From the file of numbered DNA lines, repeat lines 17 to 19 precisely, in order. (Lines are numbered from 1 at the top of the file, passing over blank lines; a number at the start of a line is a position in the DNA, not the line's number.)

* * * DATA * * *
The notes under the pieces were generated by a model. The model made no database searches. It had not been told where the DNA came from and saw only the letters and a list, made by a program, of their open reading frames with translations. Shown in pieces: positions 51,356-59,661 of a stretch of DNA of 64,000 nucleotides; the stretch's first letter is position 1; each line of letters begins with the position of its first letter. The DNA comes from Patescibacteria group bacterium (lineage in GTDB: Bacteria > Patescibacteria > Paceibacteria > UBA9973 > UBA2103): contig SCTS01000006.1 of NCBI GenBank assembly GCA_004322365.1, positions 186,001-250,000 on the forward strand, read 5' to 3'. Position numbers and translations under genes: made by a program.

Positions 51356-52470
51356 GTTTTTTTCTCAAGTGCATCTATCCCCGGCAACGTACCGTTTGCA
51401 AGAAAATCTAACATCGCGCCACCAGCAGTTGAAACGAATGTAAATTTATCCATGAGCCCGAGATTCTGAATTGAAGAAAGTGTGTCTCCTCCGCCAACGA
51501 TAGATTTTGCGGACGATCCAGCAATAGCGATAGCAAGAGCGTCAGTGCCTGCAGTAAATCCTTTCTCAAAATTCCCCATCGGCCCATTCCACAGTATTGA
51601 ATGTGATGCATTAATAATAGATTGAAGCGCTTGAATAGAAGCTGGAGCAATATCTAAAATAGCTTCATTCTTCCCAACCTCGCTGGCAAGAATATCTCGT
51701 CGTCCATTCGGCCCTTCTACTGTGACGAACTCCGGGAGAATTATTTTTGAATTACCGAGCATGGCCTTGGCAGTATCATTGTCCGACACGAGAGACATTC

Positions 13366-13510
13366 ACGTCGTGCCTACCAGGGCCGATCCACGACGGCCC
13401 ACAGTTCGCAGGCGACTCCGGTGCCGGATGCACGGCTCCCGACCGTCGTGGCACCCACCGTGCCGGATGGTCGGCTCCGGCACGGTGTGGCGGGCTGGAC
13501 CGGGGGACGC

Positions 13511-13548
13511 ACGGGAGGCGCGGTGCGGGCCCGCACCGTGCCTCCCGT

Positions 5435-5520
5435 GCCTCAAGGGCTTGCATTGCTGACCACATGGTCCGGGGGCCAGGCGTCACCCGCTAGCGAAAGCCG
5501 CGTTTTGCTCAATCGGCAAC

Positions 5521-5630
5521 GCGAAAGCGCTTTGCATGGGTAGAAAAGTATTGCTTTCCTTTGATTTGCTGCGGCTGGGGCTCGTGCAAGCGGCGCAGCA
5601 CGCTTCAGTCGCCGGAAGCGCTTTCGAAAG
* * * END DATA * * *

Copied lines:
Positions 5521-5630
5521 GCGAAAGCGCTTTGCATGGGTAGAAAAGTATTGCTTTCCTTTGATTTGCTGCGGCTGGGGCTCGTGCAAGCGGCGCAGCA
5601 CGCTTCAGTCGCCGGAAGCGCTTTCGAAAG